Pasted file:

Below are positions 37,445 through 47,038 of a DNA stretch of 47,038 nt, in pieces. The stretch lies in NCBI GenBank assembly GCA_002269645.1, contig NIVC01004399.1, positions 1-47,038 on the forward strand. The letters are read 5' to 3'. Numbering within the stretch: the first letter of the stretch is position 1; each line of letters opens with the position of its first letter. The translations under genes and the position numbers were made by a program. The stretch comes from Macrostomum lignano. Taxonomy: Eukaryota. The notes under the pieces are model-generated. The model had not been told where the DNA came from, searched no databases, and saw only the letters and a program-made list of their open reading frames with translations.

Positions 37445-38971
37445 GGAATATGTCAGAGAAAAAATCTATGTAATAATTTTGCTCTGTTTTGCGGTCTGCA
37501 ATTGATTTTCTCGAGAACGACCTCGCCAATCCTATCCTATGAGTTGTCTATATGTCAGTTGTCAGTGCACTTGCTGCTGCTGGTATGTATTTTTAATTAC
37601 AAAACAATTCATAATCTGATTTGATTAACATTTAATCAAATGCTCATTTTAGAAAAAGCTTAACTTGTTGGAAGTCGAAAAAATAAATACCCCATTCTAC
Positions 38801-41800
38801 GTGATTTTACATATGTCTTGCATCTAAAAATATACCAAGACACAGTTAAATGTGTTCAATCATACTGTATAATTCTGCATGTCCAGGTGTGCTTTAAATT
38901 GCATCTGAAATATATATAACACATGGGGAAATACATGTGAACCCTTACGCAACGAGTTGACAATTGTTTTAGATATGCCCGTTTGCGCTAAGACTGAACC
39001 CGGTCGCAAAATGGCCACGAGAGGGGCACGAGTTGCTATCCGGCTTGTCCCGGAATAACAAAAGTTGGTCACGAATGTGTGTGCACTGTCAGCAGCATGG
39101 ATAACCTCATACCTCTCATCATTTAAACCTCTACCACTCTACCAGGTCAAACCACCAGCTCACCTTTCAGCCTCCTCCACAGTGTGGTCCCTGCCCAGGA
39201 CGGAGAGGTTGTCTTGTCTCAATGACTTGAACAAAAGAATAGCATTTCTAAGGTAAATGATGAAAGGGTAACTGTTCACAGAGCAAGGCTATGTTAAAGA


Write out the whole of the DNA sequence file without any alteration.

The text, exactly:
Below are positions 37,445 through 47,038 of a DNA stretch of 47,038 nt, in pieces. The stretch lies in NCBI GenBank assembly GCA_002269645.1, contig NIVC01004399.1, positions 1-47,038 on the forward strand. The letters are read 5' to 3'. Numbering within the stretch: the first letter of the stretch is position 1; each line of letters opens with the position of its first letter. The translations under genes and the position numbers were made by a program. The stretch comes from Macrostomum lignano. Taxonomy: Eukaryota. The notes under the pieces are model-generated. The model had not been told where the DNA came from, searched no databases, and saw only the letters and a program-made list of their open reading frames with translations.

Positions 37445-38971
37445 GGAATATGTCAGAGAAAAAATCTATGTAATAATTTTGCTCTGTTTTGCGGTCTGCA
37501 ATTGATTTTCTCGAGAACGACCTCGCCAATCCTATCCTATGAGTTGTCTATATGTCAGTTGTCAGTGCACTTGCTGCTGCTGGTATGTATTTTTAATTAC
37601 AAAACAATTCATAATCTGATTTGATTAACATTTAATCAAATGCTCATTTTAGAAAAAGCTTAACTTGTTGGAAGTCGAAAAAATAAATACCCCATTCTAC
Positions 38801-41800
38801 GTGATTTTACATATGTCTTGCATCTAAAAATATACCAAGACACAGTTAAATGTGTTCAATCATACTGTATAATTCTGCATGTCCAGGTGTGCTTTAAATT
38901 GCATCTGAAATATATATAACACATGGGGAAATACATGTGAACCCTTACGCAACGAGTTGACAATTGTTTTAGATATGCCCGTTTGCGCTAAGACTGAACC
39001 CGGTCGCAAAATGGCCACGAGAGGGGCACGAGTTGCTATCCGGCTTGTCCCGGAATAACAAAAGTTGGTCACGAATGTGTGTGCACTGTCAGCAGCATGG
39101 ATAACCTCATACCTCTCATCATTTAAACCTCTACCACTCTACCAGGTCAAACCACCAGCTCACCTTTCAGCCTCCTCCACAGTGTGGTCCCTGCCCAGGA
39201 CGGAGAGGTTGTCTTGTCTCAATGACTTGAACAAAAGAATAGCATTTCTAAGGTAAATGATGAAAGGGTAACTGTTCACAGAGCAAGGCTATGTTAAAGA